'My family means everything to me’ – Gary Speed’s poignant last interview
WALES football manager Gary Speed described his wife and children as the thing he "cherished the most" in a poignant interview given shortly before his death.
The 42-year-old father-of-two said his family meant "everything" to him, and was more important than any medal he had won during his lengthy career.
In the interview with FourFourTwo magazine, Speed said: "The item I cherish the most isn't material. I don't even know where my Leeds championship medal is. So I'd say family: we're an item and they mean everything to me."
An inquest in Warrington yesterday heard how the former Leeds United, Everton and Newcastle United midfielder was found hanged at his Cheshire home by his wife Louise just before 7am on Sunday.
Detective Inspector Peter Lawless, of Cheshire Police, told Cheshire coroner Nicholas Rheinberg there appeared to be no suspicious circumstances and a post mortem examination found Speed's death was caused by hanging.
The coroner asked the media to "respect the privacy" of the young manager's family, who did not attend the hearing, before adjourning the inquest until January 30 next year.
Speed's sister Lesley Haylock described her brother as an "inspiration", while the family said they have been "overwhelmed" with messages of support and condolence.
Ms Haylock wrote on Twitter: "I have lost my brother, my friend, my inspiration. I hope you are at peace now Gary. I miss you so much."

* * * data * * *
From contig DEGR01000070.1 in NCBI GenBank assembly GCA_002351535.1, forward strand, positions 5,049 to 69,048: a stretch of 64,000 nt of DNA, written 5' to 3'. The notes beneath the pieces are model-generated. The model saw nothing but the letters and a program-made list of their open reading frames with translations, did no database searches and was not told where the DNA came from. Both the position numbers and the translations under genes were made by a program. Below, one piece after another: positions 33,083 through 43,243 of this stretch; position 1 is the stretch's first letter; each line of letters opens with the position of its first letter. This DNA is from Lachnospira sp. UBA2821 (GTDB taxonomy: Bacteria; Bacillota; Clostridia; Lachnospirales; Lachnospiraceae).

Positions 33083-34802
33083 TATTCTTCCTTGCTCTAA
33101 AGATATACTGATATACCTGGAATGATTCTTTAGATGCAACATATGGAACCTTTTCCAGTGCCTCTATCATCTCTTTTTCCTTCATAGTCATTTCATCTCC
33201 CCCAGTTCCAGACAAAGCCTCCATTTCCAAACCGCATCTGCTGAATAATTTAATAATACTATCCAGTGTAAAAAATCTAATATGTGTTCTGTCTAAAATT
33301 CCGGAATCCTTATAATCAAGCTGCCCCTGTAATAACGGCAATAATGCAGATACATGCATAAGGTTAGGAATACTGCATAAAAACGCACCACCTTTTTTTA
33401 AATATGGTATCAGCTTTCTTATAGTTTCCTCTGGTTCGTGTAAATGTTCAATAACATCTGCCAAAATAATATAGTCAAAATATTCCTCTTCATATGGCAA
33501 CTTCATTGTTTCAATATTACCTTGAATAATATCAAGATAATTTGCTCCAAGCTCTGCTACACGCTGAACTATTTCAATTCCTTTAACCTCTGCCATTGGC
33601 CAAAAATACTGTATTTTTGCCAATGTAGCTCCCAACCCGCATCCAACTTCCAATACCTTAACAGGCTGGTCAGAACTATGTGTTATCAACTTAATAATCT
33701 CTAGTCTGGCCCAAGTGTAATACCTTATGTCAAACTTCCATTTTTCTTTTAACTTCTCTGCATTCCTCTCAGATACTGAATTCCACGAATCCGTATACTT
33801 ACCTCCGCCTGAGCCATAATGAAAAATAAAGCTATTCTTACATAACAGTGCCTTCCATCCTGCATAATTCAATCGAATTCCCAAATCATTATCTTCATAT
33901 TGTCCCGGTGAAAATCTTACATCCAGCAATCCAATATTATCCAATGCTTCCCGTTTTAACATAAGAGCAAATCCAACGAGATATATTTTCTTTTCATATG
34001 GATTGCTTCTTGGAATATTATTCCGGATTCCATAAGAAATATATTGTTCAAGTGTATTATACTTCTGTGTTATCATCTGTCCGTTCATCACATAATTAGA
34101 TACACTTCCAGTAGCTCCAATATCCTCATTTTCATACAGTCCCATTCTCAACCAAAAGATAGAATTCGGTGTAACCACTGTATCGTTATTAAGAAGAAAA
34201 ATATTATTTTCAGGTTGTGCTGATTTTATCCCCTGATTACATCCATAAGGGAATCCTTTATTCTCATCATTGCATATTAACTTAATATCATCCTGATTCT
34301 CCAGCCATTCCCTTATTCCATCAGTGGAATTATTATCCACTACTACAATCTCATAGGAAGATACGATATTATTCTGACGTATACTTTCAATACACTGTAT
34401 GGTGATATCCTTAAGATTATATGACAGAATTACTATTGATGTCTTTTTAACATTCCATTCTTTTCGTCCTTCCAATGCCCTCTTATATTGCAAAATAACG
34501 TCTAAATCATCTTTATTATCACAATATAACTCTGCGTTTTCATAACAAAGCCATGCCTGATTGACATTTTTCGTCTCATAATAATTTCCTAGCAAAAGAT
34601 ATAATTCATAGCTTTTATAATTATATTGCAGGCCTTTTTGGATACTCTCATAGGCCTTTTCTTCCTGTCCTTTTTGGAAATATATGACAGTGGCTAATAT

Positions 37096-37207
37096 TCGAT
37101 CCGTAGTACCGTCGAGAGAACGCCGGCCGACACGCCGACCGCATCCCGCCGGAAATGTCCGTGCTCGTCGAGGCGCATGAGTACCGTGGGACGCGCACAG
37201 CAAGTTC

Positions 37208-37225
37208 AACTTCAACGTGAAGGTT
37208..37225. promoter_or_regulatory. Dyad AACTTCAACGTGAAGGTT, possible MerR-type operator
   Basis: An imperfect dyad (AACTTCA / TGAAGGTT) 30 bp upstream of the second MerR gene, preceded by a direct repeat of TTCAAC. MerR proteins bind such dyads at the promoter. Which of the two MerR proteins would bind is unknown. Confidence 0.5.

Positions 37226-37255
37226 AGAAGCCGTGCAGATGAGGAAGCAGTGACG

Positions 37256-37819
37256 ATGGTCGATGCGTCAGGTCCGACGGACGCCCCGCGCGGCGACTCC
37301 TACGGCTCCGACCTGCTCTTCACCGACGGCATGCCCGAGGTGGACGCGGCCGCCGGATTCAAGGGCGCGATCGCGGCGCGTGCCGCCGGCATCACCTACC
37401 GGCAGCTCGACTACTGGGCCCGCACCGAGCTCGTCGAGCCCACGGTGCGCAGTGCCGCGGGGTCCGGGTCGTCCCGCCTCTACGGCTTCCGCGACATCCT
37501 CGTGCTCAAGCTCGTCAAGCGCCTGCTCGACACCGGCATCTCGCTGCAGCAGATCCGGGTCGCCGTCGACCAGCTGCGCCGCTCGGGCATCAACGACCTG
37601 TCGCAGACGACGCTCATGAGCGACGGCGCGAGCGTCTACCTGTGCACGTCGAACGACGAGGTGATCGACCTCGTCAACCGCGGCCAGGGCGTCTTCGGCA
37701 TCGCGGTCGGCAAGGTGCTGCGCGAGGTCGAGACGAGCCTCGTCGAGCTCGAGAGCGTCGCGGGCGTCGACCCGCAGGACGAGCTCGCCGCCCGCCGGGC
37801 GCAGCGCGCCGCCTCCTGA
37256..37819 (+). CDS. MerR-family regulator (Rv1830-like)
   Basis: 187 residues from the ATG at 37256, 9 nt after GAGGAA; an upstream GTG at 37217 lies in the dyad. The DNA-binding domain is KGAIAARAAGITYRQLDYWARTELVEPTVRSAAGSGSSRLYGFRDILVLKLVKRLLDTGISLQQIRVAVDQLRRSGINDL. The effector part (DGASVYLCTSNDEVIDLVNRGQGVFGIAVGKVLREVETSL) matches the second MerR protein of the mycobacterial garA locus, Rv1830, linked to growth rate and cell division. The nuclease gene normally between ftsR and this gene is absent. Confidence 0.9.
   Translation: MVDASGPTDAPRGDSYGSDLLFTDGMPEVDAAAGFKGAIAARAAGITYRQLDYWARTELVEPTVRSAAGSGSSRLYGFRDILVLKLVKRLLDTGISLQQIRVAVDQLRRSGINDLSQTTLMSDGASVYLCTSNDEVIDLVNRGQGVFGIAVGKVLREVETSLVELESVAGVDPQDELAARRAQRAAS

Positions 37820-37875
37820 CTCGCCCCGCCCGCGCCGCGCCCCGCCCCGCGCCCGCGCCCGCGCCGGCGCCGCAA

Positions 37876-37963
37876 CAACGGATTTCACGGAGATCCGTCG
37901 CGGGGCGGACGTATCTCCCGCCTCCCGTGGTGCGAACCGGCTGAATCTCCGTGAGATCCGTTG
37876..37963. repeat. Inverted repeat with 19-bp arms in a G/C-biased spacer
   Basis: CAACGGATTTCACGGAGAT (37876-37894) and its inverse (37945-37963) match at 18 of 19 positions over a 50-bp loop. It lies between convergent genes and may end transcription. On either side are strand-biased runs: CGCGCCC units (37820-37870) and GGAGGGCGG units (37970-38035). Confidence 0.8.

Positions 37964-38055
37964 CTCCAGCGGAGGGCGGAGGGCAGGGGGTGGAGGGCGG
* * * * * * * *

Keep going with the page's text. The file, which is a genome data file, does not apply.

Tributes, which have poured in from a host of public and sporting figures, continued at football matches last night with Leeds supporters chanting Speed's name during their game with Nottingham Forest.
Earlier in the day, Welsh Assembly Members observed a minute's silence in the Senedd, Cardiff Bay, while flags continued to fly at half mast outside the Welsh Assembly buildings Ty Hywel and the Senedd.
Supporters have left scarves, football shirts and flowers across several football stadiums - including Everton's Goodison Park, Leeds United's Elland Road, Newcastle United's St James' Park and The Millennium Stadium and Cardiff City Stadium, where Wales played their home games.
The FAW has opened a book of condolences at its offices in Cardiff allowing fans to express their feelings about Speed's death.
Meanwhile, more than 10 football players have been in touch with an organisation to help them come to terms with Speed's death.
Peter Kay, the chief executive of the Sporting Chance Clinic told BBC Radio 5: "I'm hesitant to even link that tragedy with anything good. I think it's almost inappropriate that anything good can come out of such an awful occurrence. But over 10 players have contacted me since that news broke.
"That means 10 people are seeking help. That is an unusual amount."
The news came after Gordon Taylor, chief executive of the Professional Footballers' Association (PFA), urged players to ask for help with any issues which concern them.
Mr Taylor said the PFA, in conjunction with associated partners, regularly helped their members but the greatest hurdle was often making the first step.